“Homelessness,” “female frontal nudity,” “female nudity,” and “pubic hair” are the plot keywords. And IMDb wants to know if it’s relevant. To my interests? Absolutely. These are a few of my fav-or-it thiiiiings…

Incidentally, according to this message board, there is also a shot of visible semen. How that didn’t make it into the plot keywords I have no idea. The film was directed by Connelly’s husband, Paul Bettany, incidentally. I hear Paul Bettany is the Orson Welles of visible semen.

“SEE IT AND BE TRANSFORMED!” Sweet, I’m going to buy a ticket and hope I grow ears and a raccoon tail like Mario when he eats a leaf. I kid. But seriously, Pete Hammond has a pull quote in there, so Brie Larson must get dirty or show up without make up at some point. Look at all that dirt! She’s really acting!

Are we lighting candles for the tiger now? Count me in. The Cove was great. Though I have to say, dolphins and tigers are pretty much the lowest hanging fruit of sympathetic animals. What’s next, koala bears and river otters? (I would take a bullet for a river otter.)

This poster is pretty cool, but good God, man, this joke was juuuust clever enough for me to look at the title of the book and go “heh” and never open it. Do we really need an entire movie about it? How much meat is on that bone, really? Has anyone considered that maybe this should’ve been a Funny or Die video?

Here’s the trailer, incidentally.

The scariest place on Earth is my bed? Yes, can confirm.

The heist gone wrong is not her only problem. She also has… glass… exploding… behind her? I’m not exactly sure what her other problems are, actually. Olga Kurylenko has 99 problems but looking not-fabulous ain’t one.

Also, I had to download the super-large version of this just so I could stare at this detail:

That is just beautiful. Who knew James Purefoy (that’s Marc Antony to us Rome freaks) could play “smarmy, vaguely effeminate villain” so well? The man can sneer with the best of them.

Some choices cost everything. Like a diamond the size of a damned papasan chair. That’s an expensive-ass choice. Do you know how much a diamond like that costs? A lot. It costs a whole lot.

Yikes. This movie has two simultaneous kisses of death, the ensemble wrapped in a ribbon, AND a Christmas movie with the family’s name in the title. Of course, there’s a long, proud tradition of terrible Christmas movies that bomb, from Christmas with the Kranks to Surviving Christmas (fun fact: did you know the family’s name in Deck the Halls was “Hall?”). I don’t know if Love the Coopers will be one, but the poster and title sure make it look like one.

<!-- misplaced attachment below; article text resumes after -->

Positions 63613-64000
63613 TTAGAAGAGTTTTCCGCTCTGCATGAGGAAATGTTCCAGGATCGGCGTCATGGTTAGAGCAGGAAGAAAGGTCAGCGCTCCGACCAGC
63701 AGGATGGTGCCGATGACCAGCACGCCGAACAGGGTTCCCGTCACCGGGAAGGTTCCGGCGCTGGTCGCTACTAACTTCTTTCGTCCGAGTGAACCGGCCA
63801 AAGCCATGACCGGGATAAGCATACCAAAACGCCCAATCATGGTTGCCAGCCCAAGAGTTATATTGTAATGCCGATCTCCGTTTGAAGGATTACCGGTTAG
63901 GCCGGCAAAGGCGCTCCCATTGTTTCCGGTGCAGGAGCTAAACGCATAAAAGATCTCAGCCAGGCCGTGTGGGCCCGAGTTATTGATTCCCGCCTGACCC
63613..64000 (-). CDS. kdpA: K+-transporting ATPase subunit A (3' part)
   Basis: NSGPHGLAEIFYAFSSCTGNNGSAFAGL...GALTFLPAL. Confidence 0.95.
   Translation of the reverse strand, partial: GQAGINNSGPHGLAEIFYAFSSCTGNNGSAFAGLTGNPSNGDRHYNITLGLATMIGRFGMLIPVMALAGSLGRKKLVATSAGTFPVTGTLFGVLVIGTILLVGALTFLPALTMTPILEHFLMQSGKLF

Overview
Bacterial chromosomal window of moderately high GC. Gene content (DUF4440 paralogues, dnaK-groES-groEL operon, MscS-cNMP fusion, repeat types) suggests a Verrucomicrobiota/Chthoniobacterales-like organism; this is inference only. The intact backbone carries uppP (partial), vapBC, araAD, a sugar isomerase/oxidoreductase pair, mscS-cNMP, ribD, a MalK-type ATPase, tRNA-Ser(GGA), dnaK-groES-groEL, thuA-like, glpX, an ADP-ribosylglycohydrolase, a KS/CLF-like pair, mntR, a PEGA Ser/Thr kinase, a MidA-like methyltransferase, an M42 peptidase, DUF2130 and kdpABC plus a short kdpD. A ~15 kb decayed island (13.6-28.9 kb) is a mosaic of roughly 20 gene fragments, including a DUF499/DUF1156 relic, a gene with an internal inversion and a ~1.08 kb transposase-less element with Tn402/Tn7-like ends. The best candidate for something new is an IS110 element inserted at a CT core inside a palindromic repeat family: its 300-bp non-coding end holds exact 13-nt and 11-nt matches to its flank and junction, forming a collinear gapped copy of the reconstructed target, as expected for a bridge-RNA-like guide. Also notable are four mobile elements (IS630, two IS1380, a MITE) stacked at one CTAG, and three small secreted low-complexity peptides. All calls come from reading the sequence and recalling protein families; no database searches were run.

All I want to know is who Rutger Hauer plays in this. In fact, I’d like to see Rutger Hauer in “Mother Teresa With a Shotgun,” starring Rutger Hauer as Mother Teresa. “He’s about to pump poverty full of lead.”

If you’ll remember, this is the movie that had all sorts of director drama a few years back. Gavin O’Connor replaced Lynne Ramsay and Natalie Portman stayed on, so I suppose all is good. Anyway, the title is still one letter off an Aerosmith song, and this poster looks exactly how I would imagine a poster for a movie called “Jane Got A Gun” would look, knowing nothing about the movie Jane Got A Gun or the story that it’s based on. It’s a poster, but also a visual illustration of the title.

All I can focus on here is how graceful Luke Mably looks when he runs. That guy runs like Jerry West dribbles a basketball.


This Mockingjay poster looks like something a futuristic Shepard Fairey would design, and I’m going to call that a ringing success.

Pixar’s The Good Dinosaur is full of bold design choices, the way they paired photo-real nature backgrounds with main characters that look unapologetically cartoony. But these supporting characters (this guy and the T-rex from last week) are my favorite of all. They’re sort of goofy with a hint of scary. Like male genitalia.


The Fifth Wave: This time, it’s literal.

Uh oh, Chloe Moretz has dirt on her face, someone call Pete Hammond.

Now that’s how you do an old-school poster right.

Vince Mancini is a writer and comedian living in San Francisco. A graduate of Columbia’s non-fiction MFA program, his work has appeared on FilmDrunk, the UPROXX network, the Portland Mercury, the East Bay Express, and all over his mom’s refrigerator. Fan FilmDrunk on Facebook, find the latest movie reviews here.